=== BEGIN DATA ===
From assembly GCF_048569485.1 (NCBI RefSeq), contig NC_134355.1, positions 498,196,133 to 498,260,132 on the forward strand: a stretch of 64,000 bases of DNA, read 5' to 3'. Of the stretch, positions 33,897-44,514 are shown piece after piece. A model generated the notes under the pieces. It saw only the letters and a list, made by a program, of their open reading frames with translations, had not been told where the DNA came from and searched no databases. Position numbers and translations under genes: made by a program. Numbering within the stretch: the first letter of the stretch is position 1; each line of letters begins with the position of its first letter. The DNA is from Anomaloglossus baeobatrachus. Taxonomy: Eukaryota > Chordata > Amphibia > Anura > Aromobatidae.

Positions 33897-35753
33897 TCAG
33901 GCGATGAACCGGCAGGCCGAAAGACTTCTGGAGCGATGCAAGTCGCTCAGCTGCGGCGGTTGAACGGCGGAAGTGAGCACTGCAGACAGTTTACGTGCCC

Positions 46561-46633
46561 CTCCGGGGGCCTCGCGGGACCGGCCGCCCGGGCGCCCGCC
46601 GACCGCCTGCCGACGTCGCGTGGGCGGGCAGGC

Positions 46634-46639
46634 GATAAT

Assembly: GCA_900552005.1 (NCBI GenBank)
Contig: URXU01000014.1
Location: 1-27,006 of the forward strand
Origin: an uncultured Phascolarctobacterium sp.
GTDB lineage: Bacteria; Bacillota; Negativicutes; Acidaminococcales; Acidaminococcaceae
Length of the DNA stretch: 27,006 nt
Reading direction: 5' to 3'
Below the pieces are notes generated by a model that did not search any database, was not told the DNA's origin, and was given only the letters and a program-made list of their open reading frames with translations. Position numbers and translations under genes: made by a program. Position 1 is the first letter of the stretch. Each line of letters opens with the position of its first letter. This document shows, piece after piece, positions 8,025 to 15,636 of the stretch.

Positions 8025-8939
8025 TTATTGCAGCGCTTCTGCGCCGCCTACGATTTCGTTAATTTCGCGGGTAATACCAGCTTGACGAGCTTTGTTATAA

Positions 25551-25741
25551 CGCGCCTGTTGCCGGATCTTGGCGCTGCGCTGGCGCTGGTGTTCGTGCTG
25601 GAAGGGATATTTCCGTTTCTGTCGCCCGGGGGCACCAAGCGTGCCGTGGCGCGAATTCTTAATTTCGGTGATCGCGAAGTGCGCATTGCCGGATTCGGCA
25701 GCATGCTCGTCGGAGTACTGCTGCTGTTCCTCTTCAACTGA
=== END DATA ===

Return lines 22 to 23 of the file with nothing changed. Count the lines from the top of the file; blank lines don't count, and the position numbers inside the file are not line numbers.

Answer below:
25601 GAAGGGATATTTCCGTTTCTGTCGCCCGGGGGCACCAAGCGTGCCGTGGCGCGAATTCTTAATTTCGGTGATCGCGAAGTGCGCATTGCCGGATTCGGCA
25701 GCATGCTCGTCGGAGTACTGCTGCTGTTCCTCTTCAACTGA